We’ve all made mistakes with our personal finances. But some mistakes have a broader impact on our financial future than others. Aside from one-time mistakes, there are also bad money habits that are tough to overcome. Here are some dangerous financial habits that Americans make. If you can avoid these bad habits, you’re already a step ahead of the game.
Constantly Rolling Over Car Payments
Buying a new car once is one thing. But many Americans buy a new car every four to five years. They may justify this because their new car payment may be the same as their old one. A better use of funds is to be able to drive a car for years with no car payments at all. This either means buying a used car with cash or buying a new car and driving it for longer than the initial loan term. This way, once that initial car loan is paid off, your funds can be spent elsewhere. For instance, you could contribute money to an account for retirement, college or another goal.
Not Having an Emergency Fund
People don’t often think about how much the lack of an emergency fund costs them. But think about how you’d handle various emergencies now if you didn’t have the funds. You’d probably have to borrow money from friends and family, sell something important to you or make other difficult decisions. If you had an emergency fund, you’d be in better control and could avoid derailing any progress you’d made on your budget.
Credit Card Debt Trap
Credit cards offer incredible flexibility and convenience, and if used responsibly, can be a positive thing. But often, we let a small monthly overage happen here and there. Before you know it, there’s a recurring debt payment and it gets out of control. The way credit card minimum payments are set up, you can easily go decades making the minimum payment and never catch up. It’s important to close out any recurring debt as quickly as possible so that doesn’t happen.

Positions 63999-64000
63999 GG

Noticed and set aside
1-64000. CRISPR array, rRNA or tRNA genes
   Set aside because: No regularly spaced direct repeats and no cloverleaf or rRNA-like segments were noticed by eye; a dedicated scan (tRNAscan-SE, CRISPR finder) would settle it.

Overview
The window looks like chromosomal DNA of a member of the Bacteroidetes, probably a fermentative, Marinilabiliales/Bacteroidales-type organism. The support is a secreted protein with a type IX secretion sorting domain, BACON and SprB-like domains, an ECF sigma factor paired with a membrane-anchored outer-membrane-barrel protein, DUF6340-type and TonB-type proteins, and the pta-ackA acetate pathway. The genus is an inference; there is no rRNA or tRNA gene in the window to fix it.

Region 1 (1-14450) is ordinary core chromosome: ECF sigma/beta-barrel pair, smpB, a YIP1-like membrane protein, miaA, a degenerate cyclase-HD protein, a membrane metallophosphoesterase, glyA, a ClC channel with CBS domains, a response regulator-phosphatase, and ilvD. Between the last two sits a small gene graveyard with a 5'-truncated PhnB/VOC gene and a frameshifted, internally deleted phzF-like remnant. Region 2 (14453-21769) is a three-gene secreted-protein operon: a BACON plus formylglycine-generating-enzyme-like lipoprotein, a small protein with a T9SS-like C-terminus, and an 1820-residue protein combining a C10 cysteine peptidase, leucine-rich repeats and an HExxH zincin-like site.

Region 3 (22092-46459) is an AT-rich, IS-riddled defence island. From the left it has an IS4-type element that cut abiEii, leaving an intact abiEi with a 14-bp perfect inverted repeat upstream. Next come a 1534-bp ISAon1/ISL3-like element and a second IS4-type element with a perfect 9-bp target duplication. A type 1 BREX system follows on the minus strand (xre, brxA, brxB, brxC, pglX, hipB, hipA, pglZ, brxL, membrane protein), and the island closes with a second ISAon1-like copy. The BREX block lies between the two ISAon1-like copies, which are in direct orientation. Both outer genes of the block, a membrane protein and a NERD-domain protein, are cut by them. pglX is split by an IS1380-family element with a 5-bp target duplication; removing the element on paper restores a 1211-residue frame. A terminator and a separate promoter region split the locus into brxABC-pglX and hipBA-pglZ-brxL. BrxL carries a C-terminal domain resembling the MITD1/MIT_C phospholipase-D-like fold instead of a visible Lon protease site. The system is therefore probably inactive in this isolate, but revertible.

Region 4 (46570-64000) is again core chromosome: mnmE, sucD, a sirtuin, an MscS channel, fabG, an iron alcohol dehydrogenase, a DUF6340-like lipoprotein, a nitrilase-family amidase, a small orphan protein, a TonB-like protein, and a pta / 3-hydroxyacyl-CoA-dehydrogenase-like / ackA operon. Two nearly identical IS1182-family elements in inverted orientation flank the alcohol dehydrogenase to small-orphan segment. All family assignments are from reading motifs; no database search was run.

Making Poor Investment Decisions
Sometimes people overestimate their own capabilities. The sooner you recognize this tendency and adjust, the more money you’ll save. This is especially true with investments. Most Americans have no better shot at beating the stock market than random chance. However, millions try to do so via trading accounts, buying individual stocks and trying to time the market. The best investing solution for most people is to find the lowest-cost index mutual funds and ETFs and put money there.
1 Gardner, G. (September 7, 2016). Car loans now top $1 trillion as delinquency rates rise. Retrieved October 25, 2016, from http://www.usatoday.com/story/money/cars/2016/09/06/car-loans-now-top-1-trillion-delinquency-rates-rise/89911210/
2Frankel, Matthew. (March 11, 2016). The average American’s savings habits – 9 scary statistics. Retrieved October 25, 2016, from http://www.fool.com/retirement/general/2016/03/11/the-average-americans-saving-habits-9-scary-statis.aspx
3Issa, E. E. (n.d.). American household credit card debt statistics: 2015. Retrieved October 25, 2016, from https://www.nerdwallet.com/blog/credit-card-data/average-credit-card-debt-household/
4Schmoll, J. (May 27, 2016). 12 shocking investing statistics and how to change them. Retrieved October 25, 2016, from http://www.investmentzen.com/blog/12-shocking-investing-statistics-and-how-to-change-them/
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